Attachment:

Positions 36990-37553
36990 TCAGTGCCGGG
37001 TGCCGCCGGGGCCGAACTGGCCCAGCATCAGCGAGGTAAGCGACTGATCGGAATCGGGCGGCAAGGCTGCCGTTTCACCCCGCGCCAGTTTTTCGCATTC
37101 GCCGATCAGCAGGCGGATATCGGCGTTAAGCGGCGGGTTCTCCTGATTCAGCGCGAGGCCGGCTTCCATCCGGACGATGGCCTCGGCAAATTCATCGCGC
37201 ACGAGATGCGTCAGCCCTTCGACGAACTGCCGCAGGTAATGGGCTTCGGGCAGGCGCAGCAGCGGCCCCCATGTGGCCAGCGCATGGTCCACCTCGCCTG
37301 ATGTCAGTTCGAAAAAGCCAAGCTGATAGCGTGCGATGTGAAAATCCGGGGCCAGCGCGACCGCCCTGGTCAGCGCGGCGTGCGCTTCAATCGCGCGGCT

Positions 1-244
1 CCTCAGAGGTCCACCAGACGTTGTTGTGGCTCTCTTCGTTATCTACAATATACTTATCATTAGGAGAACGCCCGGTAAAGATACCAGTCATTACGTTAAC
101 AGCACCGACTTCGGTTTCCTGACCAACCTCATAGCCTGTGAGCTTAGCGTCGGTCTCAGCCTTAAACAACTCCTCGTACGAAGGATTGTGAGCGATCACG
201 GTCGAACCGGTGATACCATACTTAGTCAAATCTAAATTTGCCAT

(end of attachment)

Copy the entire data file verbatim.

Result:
Positions 36990-37553
36990 TCAGTGCCGGG
37001 TGCCGCCGGGGCCGAACTGGCCCAGCATCAGCGAGGTAAGCGACTGATCGGAATCGGGCGGCAAGGCTGCCGTTTCACCCCGCGCCAGTTTTTCGCATTC
37101 GCCGATCAGCAGGCGGATATCGGCGTTAAGCGGCGGGTTCTCCTGATTCAGCGCGAGGCCGGCTTCCATCCGGACGATGGCCTCGGCAAATTCATCGCGC
37201 ACGAGATGCGTCAGCCCTTCGACGAACTGCCGCAGGTAATGGGCTTCGGGCAGGCGCAGCAGCGGCCCCCATGTGGCCAGCGCATGGTCCACCTCGCCTG
37301 ATGTCAGTTCGAAAAAGCCAAGCTGATAGCGTGCGATGTGAAAATCCGGGGCCAGCGCGACCGCCCTGGTCAGCGCGGCGTGCGCTTCAATCGCGCGGCT

Positions 1-244
1 CCTCAGAGGTCCACCAGACGTTGTTGTGGCTCTCTTCGTTATCTACAATATACTTATCATTAGGAGAACGCCCGGTAAAGATACCAGTCATTACGTTAAC
101 AGCACCGACTTCGGTTTCCTGACCAACCTCATAGCCTGTGAGCTTAGCGTCGGTCTCAGCCTTAAACAACTCCTCGTACGAAGGATTGTGAGCGATCACG
201 GTCGAACCGGTGATACCATACTTAGTCAAATCTAAATTTGCCAT